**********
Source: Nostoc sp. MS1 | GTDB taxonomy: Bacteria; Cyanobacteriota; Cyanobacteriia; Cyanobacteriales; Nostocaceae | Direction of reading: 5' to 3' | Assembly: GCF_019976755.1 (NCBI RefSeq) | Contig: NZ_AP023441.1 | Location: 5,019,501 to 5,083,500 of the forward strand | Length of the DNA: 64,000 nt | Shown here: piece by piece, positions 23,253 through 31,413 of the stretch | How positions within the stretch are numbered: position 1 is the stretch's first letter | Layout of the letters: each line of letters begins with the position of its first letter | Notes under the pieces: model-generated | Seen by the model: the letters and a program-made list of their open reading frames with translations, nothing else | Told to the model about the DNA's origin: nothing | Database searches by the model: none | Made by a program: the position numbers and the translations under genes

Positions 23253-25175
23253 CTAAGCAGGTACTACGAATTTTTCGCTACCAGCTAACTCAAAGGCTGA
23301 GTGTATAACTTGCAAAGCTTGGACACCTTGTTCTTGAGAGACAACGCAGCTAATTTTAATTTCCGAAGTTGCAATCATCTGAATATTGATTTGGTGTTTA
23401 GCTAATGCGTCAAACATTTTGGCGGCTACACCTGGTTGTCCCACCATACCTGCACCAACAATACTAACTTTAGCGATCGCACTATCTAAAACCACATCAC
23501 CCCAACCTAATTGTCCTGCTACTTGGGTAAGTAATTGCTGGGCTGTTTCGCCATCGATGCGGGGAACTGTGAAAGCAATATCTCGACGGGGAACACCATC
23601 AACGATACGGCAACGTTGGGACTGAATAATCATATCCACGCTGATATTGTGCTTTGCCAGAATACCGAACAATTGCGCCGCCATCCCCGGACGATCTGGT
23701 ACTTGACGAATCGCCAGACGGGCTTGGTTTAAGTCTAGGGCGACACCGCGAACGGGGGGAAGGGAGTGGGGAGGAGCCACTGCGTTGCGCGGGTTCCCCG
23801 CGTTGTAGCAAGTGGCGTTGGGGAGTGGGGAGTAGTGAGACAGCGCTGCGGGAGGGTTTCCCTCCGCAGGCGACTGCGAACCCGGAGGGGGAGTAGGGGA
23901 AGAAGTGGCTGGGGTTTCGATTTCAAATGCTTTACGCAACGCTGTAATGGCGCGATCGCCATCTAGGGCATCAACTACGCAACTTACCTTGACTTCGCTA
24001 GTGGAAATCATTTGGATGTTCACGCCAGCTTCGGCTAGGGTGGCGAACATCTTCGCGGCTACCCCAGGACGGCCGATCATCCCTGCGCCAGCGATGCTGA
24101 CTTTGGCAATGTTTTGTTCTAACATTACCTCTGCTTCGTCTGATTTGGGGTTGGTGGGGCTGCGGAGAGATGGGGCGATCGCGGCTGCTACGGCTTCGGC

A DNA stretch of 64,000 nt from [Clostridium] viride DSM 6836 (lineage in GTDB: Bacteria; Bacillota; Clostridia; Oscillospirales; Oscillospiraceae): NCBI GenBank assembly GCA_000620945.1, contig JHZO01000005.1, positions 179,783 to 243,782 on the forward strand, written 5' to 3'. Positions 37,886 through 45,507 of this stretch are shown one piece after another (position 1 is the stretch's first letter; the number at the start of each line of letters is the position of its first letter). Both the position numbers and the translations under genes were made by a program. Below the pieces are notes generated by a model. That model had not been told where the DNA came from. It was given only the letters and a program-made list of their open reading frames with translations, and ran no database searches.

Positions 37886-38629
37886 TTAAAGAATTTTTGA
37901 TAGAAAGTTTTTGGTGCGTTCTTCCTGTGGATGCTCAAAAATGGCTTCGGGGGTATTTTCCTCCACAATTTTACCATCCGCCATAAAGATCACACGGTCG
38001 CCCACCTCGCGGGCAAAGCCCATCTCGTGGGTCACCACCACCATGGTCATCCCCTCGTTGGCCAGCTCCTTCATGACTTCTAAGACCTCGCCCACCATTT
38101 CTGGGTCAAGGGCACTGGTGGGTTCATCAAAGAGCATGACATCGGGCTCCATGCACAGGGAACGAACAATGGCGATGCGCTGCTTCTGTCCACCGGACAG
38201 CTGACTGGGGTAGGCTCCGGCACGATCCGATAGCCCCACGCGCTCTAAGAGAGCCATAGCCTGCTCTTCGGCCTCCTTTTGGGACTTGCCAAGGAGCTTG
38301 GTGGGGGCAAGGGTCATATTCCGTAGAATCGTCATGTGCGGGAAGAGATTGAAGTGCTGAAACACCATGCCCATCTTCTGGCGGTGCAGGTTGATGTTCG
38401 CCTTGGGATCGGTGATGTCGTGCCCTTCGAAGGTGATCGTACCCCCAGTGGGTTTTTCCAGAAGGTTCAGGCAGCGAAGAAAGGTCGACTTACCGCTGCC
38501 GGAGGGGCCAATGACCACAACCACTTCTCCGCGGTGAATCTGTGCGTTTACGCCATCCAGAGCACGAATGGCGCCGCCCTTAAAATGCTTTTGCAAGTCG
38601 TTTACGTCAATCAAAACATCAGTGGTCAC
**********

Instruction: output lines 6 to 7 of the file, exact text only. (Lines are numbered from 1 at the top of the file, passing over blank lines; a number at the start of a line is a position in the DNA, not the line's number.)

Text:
23501 CCCAACCTAATTGTCCTGCTACTTGGGTAAGTAATTGCTGGGCTGTTTCGCCATCGATGCGGGGAACTGTGAAAGCAATATCTCGACGGGGAACACCATC
23601 AACGATACGGCAACGTTGGGACTGAATAATCATATCCACGCTGATATTGTGCTTTGCCAGAATACCGAACAATTGCGCCGCCATCCCCGGACGATCTGGT